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Date:	Fri, 29 Dec 2006 15:59:27 -0800 (PST)
From:	Linus Torvalds <>
To:	Theodore Tso <>
cc:	Andrew Morton <>,
	Segher Boessenkool <>,
	David Miller <>,,,,,
	Linux Kernel Mailing List <>,,,,,,,
Subject: Re: Ok, explained.. (was Re: [PATCH] mm: fix page_mkclean_one)

On Fri, 29 Dec 2006, Theodore Tso wrote:
> If we do get this fixed for ext4, one interesting question is whether
> people would accept a patch to backport the fixes to ext3, given the
> the grief this is causing the page I/O and VM routines.

I don't think backporting is the smartest option (unless it's done _way_ 
later), but the real problem with it isn't actually the VM behaviour, but 
simply the fact that cached performance absoluely _sucks_ with the buffer 

With the physically indexed buffer cache thing, you end up always having 
to do these complicated translations into block numbers for every single 
access, and at some point when I benchmarked it, it was a huge overhead 
for doing simple things like readdir.

It's also a major pain for read-ahead, exactly partly due to the high cost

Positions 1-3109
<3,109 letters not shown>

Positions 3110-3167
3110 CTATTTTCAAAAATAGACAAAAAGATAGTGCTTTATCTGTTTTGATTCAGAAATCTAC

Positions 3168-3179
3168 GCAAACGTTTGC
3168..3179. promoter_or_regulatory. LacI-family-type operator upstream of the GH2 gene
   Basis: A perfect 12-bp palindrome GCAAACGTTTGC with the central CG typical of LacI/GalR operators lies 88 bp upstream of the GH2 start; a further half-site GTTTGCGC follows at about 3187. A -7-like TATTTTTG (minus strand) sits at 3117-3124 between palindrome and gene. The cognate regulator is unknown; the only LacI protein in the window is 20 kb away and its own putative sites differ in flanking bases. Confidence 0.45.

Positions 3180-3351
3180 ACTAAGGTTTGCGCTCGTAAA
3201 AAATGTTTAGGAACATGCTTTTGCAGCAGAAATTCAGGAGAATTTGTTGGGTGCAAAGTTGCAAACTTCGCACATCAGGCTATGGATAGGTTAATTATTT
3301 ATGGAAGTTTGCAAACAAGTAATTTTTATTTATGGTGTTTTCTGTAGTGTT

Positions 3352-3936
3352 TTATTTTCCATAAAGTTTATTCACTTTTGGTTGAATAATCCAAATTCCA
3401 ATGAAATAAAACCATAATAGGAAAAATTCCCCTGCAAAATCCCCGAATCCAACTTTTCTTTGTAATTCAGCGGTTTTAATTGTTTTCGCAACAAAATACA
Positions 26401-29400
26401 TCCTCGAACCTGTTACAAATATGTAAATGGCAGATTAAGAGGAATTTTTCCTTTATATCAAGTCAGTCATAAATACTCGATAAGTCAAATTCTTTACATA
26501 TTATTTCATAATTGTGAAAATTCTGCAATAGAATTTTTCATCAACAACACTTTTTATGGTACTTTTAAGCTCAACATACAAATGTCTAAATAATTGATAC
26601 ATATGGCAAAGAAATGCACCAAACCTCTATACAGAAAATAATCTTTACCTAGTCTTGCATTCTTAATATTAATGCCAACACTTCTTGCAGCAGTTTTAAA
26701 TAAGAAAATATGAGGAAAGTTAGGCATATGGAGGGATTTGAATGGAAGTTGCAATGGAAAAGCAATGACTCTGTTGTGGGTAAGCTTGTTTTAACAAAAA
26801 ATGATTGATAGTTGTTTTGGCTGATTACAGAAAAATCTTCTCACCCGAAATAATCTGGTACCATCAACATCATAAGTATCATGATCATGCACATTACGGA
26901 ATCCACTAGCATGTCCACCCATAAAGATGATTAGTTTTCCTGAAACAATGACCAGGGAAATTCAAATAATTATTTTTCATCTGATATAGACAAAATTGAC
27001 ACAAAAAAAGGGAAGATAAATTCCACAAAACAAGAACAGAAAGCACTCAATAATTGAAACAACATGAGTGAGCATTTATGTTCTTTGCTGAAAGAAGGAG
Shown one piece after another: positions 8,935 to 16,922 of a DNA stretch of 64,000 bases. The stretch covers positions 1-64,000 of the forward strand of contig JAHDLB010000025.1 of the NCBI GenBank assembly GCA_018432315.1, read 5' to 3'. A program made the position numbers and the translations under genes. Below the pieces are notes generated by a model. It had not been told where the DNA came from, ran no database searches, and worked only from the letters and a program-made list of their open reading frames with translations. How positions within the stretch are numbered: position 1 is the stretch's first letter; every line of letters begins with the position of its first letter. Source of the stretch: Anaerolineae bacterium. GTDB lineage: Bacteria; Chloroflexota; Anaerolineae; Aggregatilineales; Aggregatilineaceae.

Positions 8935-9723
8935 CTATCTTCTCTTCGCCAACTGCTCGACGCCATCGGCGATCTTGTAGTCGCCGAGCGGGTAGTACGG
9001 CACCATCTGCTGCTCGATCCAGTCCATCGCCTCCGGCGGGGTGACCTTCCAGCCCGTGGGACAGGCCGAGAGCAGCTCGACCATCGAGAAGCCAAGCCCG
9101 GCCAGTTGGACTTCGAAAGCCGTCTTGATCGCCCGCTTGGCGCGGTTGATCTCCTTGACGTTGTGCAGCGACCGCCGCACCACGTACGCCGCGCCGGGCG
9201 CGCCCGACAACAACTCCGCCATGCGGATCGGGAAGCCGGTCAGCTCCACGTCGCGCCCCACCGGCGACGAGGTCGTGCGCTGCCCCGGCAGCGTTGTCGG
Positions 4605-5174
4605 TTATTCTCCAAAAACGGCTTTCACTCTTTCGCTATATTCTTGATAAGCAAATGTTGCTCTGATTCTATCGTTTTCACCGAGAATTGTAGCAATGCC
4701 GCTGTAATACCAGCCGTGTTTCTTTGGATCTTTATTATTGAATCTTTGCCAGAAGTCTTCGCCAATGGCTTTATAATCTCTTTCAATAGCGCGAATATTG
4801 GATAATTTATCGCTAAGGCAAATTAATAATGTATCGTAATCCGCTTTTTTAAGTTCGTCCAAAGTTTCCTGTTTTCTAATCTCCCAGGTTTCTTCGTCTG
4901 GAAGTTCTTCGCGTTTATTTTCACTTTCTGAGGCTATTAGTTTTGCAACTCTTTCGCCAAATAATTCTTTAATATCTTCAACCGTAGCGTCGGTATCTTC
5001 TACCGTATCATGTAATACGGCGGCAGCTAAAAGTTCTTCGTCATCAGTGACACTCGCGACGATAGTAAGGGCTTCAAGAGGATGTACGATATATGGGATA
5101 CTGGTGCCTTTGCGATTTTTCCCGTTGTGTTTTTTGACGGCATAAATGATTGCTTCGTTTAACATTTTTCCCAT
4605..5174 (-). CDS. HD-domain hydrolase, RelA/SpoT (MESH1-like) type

of translation - because you can't cheaply check whether the next block is 
there, the cost of even asking the question "should I try to read ahead?" 
is much much higher. As a result, read-ahead is seriously limited, because 
it's so expensive for the cached case (which is still hopefully the 
_common_ case).

So because read-ahead is limited, the non-cached case then _really_ sucks.

It was somewhat fixed in a really god-awful fashion by having 
ext3_readdir() actually do _readahead_ though the page cache, even though 
it does everything else through the buffer cache. And that just happens to 
work because we hopefully have physically contiguous blocks, but when that 
isn't true, the readahead doesn't do squat.

It's really quite fundamentally broken. But none of that causes any 
problems for the VM, since directories cannot be mmap'ed anyway. But it's 
really pitiful, and it really doesn't work very well. Of course, other 
filesystems _also_ suck at this, and other operating systems haev even 
MORE problems, so people don't always seem to realize how horribly 
horribly broken this all is.

I really wish somebody would write a filesystem that did large cold-cache 
directories well. Open some horrible file manager on /usr/bin with cold 
caches, and weep. The biggest problem is the inode indirection, but at 
some point when I looked at why it sucked, it was doing basically 
synchronous single-buffer reads on the directory too, because readahead 
didn't work properly.

I was hoping that something like SpadFS would actually take off, because 
it seemed to do a lot of good design choices (having inodes in-line in the 
directory for when there are no hardlinks is probably a requirement for a 
good filesystem these days. The separate inode table had its uses, but 
indirection in a filesystem really does suck, and stat information is too 
important to be indirect unless it absolutely has to).

But I suspect it needs more than somebody who just wants to get his thesis 
written ;)

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